- Open discussions of issues related to race and ethnicity
- Shared beliefs that teachers and administrators can significantly influence student motivation and achievement regardless of students’ family and community experiences
- Targeted professional development for school staff driven by analysis of student performance
- Student access to and participation in rigorous opportunities to learn, such as honor courses, AP and other experiences that challenge them
- Curricula that deal with the experiences and cultures of different racial and ethnic groups
- Policies and support that prohibit tracking and inflexible “ability” grouping
- Fair and inclusive processes for defining and dealing with inappropriate student behavior
- Parent engagement strategies that are responsive to racial and ethnic diversity
- Continual monitoring of progress of different racial and ethnic groups
Race-Conscious School Improvement Would Improve the Learning Opportunities of All Students
It is striking that the most common policies and practices advocated to respond to the race-related evidence of the “crisis” in American education are raceless–or implicitly “post-racial”. Often, special efforts to meet the needs of racially and ethnically diverse students are marginalized and treated as actions that take time away from the central tasks of improving academic achievement. But there is no zero-sum game here. Indeed, it is ironic that policies and practices that are particularly responsive to the needs of students of color are likely to be the best things we could do to enhance the learning of all students.
For next time…
The next issue of TIR will discuss a recent judicial order – prompted by the U.S. Justice Department – to desegregate a Mississippi school system.
The Integration Report
1 Dasgupta, N., McGhee, D. E., Greenwald, A.G., & Banaji, M. R. (2000). Automatic preference for White Americans: Ruling out the familiarity explanation. Journal of Experimental Social Psychology, 36, 316-328..
2 National Research Council. (2004). Measuring racial discrimination. Washington, DC: National Academy of Education.
3 Orfield, G. (2009). Reviving the Goal of an Integrated Society: A 21st Century Challenge. Los Angeles: UCLA Civil Rights Project/Proyecto Derechos Civiles.
4 Brief of 553 Social Scientists in Support of Respondents, Parents Involved in Community Schs. v. Seattle Sch. Dist. No. 1 and Crystal D. Meredith v. Jefferson County Bd. of Educ., Nos. 05 908 & 05-915 (Sp. Ct. 2006) (“Social Science Brief”).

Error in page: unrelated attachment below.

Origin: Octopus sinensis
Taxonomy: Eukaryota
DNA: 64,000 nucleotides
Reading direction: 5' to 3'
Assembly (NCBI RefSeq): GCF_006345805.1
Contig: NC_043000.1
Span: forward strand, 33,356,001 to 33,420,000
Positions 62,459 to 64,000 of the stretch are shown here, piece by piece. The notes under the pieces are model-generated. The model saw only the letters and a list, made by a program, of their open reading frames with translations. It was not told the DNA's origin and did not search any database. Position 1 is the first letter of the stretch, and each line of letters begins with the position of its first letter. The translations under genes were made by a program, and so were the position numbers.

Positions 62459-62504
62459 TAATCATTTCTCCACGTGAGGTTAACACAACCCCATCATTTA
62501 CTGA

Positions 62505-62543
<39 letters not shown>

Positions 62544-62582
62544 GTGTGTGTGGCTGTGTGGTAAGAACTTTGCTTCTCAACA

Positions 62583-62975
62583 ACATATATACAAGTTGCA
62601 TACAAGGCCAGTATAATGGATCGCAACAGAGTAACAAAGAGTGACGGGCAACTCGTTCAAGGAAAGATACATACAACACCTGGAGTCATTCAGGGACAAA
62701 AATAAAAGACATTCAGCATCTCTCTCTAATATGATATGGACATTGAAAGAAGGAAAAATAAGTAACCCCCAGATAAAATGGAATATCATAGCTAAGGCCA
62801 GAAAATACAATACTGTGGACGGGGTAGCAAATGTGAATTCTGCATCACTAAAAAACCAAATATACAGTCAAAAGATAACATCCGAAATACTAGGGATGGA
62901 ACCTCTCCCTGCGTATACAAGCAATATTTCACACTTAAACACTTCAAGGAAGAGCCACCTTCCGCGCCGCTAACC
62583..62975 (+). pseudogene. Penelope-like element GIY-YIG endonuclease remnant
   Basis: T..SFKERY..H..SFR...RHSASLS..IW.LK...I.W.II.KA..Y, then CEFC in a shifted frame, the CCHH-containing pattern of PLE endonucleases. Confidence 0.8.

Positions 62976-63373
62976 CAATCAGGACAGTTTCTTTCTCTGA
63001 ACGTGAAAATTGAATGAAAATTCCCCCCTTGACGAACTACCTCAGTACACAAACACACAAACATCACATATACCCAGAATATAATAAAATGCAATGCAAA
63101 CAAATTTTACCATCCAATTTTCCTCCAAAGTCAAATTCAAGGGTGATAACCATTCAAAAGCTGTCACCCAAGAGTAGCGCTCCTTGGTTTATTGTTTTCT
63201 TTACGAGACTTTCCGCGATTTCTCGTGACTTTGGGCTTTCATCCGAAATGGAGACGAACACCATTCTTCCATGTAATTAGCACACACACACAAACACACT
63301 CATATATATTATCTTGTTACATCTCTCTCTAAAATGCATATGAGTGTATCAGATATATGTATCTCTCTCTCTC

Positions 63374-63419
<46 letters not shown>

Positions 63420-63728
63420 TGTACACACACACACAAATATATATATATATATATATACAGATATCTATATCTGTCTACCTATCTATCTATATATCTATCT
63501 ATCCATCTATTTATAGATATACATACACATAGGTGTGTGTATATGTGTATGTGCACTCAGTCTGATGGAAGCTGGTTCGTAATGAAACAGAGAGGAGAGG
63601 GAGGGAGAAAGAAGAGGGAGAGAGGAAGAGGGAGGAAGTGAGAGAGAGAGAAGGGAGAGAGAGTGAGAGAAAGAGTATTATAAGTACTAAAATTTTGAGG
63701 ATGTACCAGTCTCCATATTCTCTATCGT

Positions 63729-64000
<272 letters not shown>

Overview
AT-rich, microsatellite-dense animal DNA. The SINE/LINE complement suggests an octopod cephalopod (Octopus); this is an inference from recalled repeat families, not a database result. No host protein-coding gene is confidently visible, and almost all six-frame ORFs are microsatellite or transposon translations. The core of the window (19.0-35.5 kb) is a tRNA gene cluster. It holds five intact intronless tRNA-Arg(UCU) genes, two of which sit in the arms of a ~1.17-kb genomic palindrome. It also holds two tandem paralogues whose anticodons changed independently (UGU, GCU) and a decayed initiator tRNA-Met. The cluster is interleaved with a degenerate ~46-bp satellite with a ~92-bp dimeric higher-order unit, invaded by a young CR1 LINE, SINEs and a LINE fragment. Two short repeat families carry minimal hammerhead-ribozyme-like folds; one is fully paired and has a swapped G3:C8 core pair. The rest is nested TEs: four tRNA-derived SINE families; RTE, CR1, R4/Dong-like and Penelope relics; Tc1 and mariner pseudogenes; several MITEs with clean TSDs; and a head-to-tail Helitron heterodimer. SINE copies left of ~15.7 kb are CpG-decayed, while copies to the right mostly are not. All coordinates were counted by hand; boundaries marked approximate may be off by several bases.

5 Nye, B., Hedges, L., & Kontsantopoulos , S. (2004). How large are teacher effects? Educational Evaluation and Policy Analysis, 26, 237-257; Rice, J. (2003). Teacher quality: Understanding the influence of teacher attributes. Washington, DC: Economic Policy Institute.
6 For support related to the topics in this section, see: http://www.tolerance.org/tdsi/uir_intro
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7 For support related to the topics in this section, see: http://www.tolerance.org/tdsi/cb_intro
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8 For support related to the topics in this section, see: http://www.tolerance.org/tdsi/taxonomy_vtn/term/13
To access this resource, log in at http://www.tolerance.org/tdsi
9 For support related to the topics in this section, see: http://www.tolerance.org/tdsi/schools-survey
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Please send reports, documents, court decisions, comments or suggestions for topics to: The Integration Report, Editor Genevieve Siegel-Hawley, at email@example.com.
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Editor’s Note: A number of articles continue to focus on developments in Wake County, North Carolina’s. They appear first, in chronological order. Several other groups of articles were placed together for the sake of general cohesion; otherwise articles appear in the order published.
School board ends economic diversity busing
North Carolina’s largest school district has reversed a policy that was once considered a model for schools wanting to maintain diversity based on economics instead of race. In a heated public meeting in Raleigh, the Wake County school board voted 5 to 4 to approve a new policy that would place students in schools near their homes. That drew angry chants from opponents, who fear the new policy will lead to the “re-segregation” of wealthy, predominantly white, students to suburban schools and low-income children to high-poverty schools.
Diversity supporters play offense
The new Wake County school board majority’s plan to abandon the use of socioeconomic diversity will be fought every step of the way by groups that vow to block efforts to implement neighborhood schools. Supporters of Wake’s diversity policy say they’re not deterred by the board’s 5-4 vote Tuesday to end decades of busing for racial and income diversity in favor of sending children to schools in their communities. The leaders of the largest opposition groups say they plan to scrutinize every step that the board will take over the next nine to fifteen months to develop the new system, from lobbying the public to potentially taking legal action.
Busing to end in Wake County, N.C. Goodbye, school diversity?